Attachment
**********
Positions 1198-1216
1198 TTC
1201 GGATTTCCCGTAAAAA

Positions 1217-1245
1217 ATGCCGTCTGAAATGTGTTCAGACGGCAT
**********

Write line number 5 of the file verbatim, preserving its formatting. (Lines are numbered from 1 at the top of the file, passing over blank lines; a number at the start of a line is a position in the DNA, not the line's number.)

1217 ATGCCGTCTGAAATGTGTTCAGACGGCAT